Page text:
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Friday, August 08, 2008

If Sen. Johnson Can't Debate, Can He Adequately Represent South Dakota?

By now news has broke across South Dakota like a firestorm that Senator Tim Johnson has announced that he will not be able to participate in any debates this election season.

I have been open and honest about my recovery. While my speech continues to improve it is not yet 100 percent and I have not yet reached a point in my rehab where my participation in a debate would accurately reflect my capabilities. Therefore I will not participate in traditional political debates during this campaign.

Johnson suffered a brain hemorrhage more than a year and a half ago and has been working hard to come back from this debilitating injury. Despite notable progress, he still faces serious challenges in his mobility and speech.

These difficulties have been the source of speculation for months, over whether Johnson would be able to participate in the usual campaign debates, or would even be able to run for reelection at all.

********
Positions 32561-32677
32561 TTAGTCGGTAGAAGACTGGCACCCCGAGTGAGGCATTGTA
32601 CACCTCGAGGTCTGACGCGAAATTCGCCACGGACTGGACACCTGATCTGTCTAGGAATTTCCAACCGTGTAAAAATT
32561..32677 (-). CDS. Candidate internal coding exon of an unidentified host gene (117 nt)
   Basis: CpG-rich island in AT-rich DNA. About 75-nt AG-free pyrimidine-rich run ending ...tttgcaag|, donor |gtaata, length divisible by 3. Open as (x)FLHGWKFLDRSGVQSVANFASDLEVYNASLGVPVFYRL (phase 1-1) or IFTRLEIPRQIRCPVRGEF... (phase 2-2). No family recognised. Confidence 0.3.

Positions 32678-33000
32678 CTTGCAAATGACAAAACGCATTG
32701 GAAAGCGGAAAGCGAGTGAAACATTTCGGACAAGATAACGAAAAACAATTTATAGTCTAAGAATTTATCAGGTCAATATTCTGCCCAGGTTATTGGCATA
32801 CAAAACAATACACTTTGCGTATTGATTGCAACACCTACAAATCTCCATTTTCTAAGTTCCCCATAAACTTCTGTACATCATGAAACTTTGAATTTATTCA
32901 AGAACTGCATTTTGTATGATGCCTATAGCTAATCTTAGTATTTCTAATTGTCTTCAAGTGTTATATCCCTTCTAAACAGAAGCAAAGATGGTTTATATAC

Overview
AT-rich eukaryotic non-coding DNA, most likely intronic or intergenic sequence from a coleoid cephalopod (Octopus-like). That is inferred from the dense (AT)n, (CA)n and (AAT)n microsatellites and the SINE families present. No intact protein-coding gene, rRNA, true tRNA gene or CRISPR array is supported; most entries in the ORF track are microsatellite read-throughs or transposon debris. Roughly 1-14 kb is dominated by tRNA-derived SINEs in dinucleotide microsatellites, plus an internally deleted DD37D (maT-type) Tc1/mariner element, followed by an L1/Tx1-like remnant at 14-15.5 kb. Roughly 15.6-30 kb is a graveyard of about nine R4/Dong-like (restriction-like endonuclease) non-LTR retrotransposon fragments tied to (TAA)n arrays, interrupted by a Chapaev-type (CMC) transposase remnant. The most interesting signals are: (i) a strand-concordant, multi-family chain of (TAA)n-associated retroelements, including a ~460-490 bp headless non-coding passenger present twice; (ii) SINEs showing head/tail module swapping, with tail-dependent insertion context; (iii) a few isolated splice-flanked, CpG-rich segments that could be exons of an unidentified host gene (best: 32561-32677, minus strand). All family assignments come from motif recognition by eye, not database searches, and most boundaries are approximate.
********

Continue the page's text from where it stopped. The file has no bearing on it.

Recent weeks have seen considerable discussion, especially among South Dakota blogs, over whether Johnson would participate in the upcoming DakotaFest debate later this month and a scheduled October KELO TV debate. Republican challenger Joel Dykstra had already committed to both debates.

This must have been a heartbreaking decision for Senator Johnson and those close to him to reach. Still, Johnson's advisors surely knew this would be an issue during the campaign.

Debates often do not change many minds. But the reality that the incumbent candidate will not be participating will certainly speak loudly to many South Dakotans about Johnson's ability to adequately represent the state in Washington D.C.

The duties of a United States senator include speaking on the floor of the U.S. Senate, participating in committee hearings, caucuses, behind-the-scenes negotiations, meetings with lobbyists and policy experts, a considerable amount of travel--all in a hectic schedule moving at a grueling pace.

The question on many people's minds will be: if Senator Johnson cannot debate his challenger here at home, will he be able to adequately defend and speak for the interests of South Dakota in the nation's capital?

On a personal level, Johnson's efforts to overcome this tremendous setback have been admirable. But as much as South Dakotans are hoping and praying for his recovery, it's only reasonable for them to weigh whether Johnson can do the job they elect a senator to do.


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